Warwick, RI – If you’re recruiting a time-traveling team to the Paleolithic era, Kelsey Devlin would be a good candidate.
Sport hunters in the here and now are out of luck in the face of Devlin’s gold-medal-winning skills with the atlatl, a spear-throwing tool in worldwide use at the time.
“I’m against killing animals, so no,” said the 2011 Warwick Veterans Memorial High School grad and Franklin Pierce University senior when asked if she uses her skills outside scholarly competitions.
Devlin, daughter of Cheryl and John Devlin of Warwick, won her medal as part of Franklin Pierce University’s Atlatl Team at the 19th Annual Northeast Open Atlatl Championship in Addison, Vt., on Sept. 20. The competition involves both distance and accuracy, said Devlin, who’s also the team captain. At 50 yards, she scored 68 points to the second-place competitor’s 32.
The atlatl, a wooden launcher that adds to the length of a thrower’s arm to increase the range and force of a thrown spear, is not as well known as spears or bows.
“I would say it’s the weird cousin of archery,” said Devlin. Later hunting technology, such as the bow and arrow, are more accurate and flashier, so they get the nod in popular culture, she said.
Franklin Pierce boasts one of the nation’s only competitive atlatl teams. Professor Robert Goodby founded it about 10 years ago to give his students better insight into Native American culture through using the weapon.
Devlin’s skill in the Atlatl was developed during her years as a member of the Anthropology Club, to which she was recently elected president. Every Thursday, members of the club practice their aim with the ancient throwing tool, she said.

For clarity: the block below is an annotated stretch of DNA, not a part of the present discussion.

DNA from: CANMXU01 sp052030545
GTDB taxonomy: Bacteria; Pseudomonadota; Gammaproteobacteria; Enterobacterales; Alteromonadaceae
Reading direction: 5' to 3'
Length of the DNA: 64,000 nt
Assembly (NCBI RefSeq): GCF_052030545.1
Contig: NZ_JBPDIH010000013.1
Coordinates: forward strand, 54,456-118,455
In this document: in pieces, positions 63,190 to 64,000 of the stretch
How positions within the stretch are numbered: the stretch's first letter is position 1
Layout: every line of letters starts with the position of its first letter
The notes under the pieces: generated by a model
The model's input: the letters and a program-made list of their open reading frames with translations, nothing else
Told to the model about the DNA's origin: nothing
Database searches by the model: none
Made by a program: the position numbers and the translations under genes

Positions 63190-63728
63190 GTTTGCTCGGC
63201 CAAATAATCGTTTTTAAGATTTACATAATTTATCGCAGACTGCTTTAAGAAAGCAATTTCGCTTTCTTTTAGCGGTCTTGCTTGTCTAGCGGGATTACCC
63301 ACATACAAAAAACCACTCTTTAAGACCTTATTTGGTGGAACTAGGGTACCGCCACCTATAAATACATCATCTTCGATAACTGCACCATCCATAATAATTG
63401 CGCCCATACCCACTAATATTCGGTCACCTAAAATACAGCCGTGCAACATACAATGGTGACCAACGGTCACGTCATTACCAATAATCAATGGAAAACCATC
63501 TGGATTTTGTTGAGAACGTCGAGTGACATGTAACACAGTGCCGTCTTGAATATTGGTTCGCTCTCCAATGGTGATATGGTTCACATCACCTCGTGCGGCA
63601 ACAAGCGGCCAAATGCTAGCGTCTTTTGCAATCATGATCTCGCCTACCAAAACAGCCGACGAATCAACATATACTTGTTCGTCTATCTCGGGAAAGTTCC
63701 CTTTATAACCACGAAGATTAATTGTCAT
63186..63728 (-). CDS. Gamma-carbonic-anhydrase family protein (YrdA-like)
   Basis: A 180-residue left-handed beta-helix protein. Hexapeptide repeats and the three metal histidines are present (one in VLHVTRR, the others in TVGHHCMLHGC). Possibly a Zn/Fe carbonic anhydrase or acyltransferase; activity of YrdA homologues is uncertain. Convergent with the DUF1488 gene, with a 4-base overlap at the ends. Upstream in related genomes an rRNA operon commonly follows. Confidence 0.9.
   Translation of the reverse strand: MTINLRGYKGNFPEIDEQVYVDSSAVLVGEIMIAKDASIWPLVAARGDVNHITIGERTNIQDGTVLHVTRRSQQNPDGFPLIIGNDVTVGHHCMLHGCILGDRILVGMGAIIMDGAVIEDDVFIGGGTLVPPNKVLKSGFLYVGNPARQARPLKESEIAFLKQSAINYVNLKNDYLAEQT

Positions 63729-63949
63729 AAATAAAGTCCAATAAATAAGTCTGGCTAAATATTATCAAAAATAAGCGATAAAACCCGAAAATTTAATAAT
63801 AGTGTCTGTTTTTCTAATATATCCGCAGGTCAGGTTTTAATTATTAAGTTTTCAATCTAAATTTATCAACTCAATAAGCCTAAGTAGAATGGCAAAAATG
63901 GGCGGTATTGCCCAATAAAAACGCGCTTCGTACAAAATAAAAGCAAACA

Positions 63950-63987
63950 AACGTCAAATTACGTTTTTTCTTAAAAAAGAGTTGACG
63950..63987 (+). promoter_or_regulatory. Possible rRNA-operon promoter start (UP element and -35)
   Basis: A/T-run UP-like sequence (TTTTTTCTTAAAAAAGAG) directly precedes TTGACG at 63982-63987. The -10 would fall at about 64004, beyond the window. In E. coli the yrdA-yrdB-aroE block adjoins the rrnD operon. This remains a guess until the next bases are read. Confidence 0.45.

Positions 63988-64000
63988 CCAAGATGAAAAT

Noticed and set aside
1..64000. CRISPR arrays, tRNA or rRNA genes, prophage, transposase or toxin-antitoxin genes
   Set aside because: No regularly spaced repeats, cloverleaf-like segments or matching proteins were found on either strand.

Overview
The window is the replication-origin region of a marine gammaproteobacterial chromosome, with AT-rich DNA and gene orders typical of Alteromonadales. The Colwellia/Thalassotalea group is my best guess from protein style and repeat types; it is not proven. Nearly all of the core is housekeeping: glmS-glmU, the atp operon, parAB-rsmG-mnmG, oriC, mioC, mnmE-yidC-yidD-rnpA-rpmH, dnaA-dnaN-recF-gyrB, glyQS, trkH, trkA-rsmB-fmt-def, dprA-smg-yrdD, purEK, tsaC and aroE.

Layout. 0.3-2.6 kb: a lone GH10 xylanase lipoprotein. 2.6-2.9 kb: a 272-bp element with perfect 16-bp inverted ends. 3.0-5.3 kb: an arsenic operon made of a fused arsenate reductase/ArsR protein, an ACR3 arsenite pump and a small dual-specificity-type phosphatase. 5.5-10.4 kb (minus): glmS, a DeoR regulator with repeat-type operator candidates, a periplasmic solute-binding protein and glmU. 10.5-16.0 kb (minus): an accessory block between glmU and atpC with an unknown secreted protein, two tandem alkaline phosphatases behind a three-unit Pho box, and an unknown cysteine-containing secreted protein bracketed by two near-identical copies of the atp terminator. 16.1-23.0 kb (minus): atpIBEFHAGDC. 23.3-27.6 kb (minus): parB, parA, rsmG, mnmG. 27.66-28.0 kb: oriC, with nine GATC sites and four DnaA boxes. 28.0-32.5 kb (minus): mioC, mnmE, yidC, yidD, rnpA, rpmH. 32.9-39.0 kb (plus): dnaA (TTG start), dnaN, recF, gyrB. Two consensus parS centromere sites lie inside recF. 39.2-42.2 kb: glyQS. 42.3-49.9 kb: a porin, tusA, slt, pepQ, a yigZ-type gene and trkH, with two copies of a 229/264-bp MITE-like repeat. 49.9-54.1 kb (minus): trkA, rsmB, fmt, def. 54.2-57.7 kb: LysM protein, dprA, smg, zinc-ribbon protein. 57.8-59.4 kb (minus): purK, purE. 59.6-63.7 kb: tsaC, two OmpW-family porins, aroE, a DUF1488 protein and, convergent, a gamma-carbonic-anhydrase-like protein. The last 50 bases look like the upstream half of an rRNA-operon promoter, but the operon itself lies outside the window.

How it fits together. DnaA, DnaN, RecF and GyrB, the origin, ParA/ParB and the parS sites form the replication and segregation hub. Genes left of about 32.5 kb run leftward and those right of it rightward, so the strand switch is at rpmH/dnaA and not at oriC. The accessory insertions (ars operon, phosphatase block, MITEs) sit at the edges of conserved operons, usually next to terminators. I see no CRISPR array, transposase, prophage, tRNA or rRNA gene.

New students are often surprised to see Devlin and her teammates hurl spears toward their targets – hay bales draped with tarps painted to resemble deer – in a field at the center of campus. But it doesn’t take long for them to start cheering after the novelty wears off.
Franklin Pierce University was Devlin’s first and only choice of schools. She worked with Alan Leveillee at the Public Archeology Laboratory (PAL) in Pawtucket for her senior project. She was introduced to the lesser-known aspects of archeology, including cleaning and categorizing artifacts, she said, and learned about Goodby’s program from Leveillee.
Devlin said she applied to Franklin Pierce University so she could study with Goodby. She was accepted, and now the young archaeologist has her sights set on Texas A&M University, which has an underwater archeology program in Turkey. Devlin said she hopes to spend her post-graduate studies there studying shipwrecks in the Mediterranean Sea.
Though the area is not a welcoming one for westerners, with the insurgent Islamic State’s aggressive and brutal spread through Iraq, Devlin is not allowing that to color her decisions about her future. She said she feels she’ll be far enough away from the fighting to be safe.
Though she is aware Americans and western hostages have been killed by the Islamic State fighters, Devlin said she won’t be scared away from her work. Should she die during her studies, she said, “At least I’ll be doing what I love.”
Besides the risk, archaeology is also unlikely to make her rich, Devlin said, but that’s OK, as her dad has taught her.
“Doing what you love over earning the dollar that you make is really all that matters,” Devlin said.
This is a test